Marketers fret over confusion of natural, organic

01/06/2012 11:00:00 AM
Jim Offner

 

Organic produce marketers cringe when they hear the terms “natural” and “organic” being used interchangeably.
It’s just not accurate, they say.
“One of the myths that often catches my attention — and something that requires a little re-education — is the notion that ‘everyone understands the difference between organic and natural,’” said Simcha Weinstein, marketing director with Albert’s Organics in Bridgeport, N.J. 
“This turns out not to be so true.”
The implication in the loose use of the terms, Weinstein said, is that both come from nature.
Weinstein illustrated his point by citing results of a survey by the Shelton Group, a Knoxville, Tenn.-based advertising agency.
“When asked what is the best description to read on a label, 31% of respondents chose ‘100% natural,’ 25% chose ‘all-natural ingredients’ and 7% chose ‘contains natural ingredients,’” Weinstein said.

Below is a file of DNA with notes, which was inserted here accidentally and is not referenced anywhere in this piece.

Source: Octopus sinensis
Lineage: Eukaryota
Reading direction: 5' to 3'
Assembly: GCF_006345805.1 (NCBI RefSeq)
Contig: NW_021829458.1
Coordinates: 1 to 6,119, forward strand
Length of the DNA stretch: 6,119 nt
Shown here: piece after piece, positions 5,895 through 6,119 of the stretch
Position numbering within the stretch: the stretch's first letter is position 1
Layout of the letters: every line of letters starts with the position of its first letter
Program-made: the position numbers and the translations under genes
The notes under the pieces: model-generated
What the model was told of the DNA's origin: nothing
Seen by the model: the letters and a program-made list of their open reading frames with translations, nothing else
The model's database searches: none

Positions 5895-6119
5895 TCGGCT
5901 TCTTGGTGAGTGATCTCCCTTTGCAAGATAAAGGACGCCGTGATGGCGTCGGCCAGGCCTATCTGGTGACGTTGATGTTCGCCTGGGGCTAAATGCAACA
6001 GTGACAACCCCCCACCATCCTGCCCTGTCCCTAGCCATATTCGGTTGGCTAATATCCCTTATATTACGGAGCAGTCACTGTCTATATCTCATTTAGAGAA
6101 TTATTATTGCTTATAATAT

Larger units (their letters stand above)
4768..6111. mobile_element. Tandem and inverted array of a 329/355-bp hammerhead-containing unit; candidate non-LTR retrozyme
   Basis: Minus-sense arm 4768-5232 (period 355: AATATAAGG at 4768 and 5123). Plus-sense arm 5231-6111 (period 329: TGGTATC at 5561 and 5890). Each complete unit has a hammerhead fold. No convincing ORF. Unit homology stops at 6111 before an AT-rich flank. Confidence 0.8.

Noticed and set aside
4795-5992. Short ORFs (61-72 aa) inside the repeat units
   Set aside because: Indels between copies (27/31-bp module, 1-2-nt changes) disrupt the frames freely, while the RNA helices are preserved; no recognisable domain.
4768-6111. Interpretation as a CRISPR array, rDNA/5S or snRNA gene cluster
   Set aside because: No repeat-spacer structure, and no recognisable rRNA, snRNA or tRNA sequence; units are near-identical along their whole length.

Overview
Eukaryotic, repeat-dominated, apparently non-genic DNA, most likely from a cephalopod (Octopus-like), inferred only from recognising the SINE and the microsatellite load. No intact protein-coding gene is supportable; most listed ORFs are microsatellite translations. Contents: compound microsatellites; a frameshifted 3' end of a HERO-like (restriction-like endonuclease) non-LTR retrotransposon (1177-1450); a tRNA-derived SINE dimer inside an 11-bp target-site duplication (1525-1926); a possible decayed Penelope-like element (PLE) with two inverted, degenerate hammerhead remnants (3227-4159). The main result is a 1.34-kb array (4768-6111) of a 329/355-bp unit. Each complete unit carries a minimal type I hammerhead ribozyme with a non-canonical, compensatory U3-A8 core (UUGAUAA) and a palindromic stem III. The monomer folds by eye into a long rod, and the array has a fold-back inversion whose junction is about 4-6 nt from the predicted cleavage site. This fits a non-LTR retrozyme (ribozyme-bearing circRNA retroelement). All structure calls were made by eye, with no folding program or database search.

“Only 14% chose ‘100% organic’ and about 12% chose ‘certified-organic ingredients.’”
Weinstein said he found that curious.
“The irony here is that ‘natural’ basically means very little on a food label,” he said.
Gwen Gulliksen, sales and marketing director for Los Angeles-based Harvest Sensations, agrees.
“Natural doesn’t mean anything. It’s a marketing term,” she said.
Confusion over the two terms is widespread, said Barbara Haumann, spokeswoman for the Brattleboro, Vt.-based Organic Trade Association.
“A more baffling hurdle for us and our colleagues in Canada is the confusion over natural, not realizing that something is natural is not necessarily organic,” Haumann said. 
“You talk about natural meat or milk and you don’t know the animals have been fed genetically engineered grain.”
Weinstein said there’s much more meaning behind an “organic” label, not the least of which are strict certification standards that the U.S. Department of Agriculture has established.
“Organic is a food certification system,” he said. “Whenever you see an organic label on a food product, it indicates that the farmer, producer or manufacturer has passed regular inspections of their facilities, ingredients, and their practices. They must pay a fee for their certification, keep very thorough and accurate records and must follow very strict guidelines.”
There are no certification guidelines for products that bear “natural” labeling, Haumann said.


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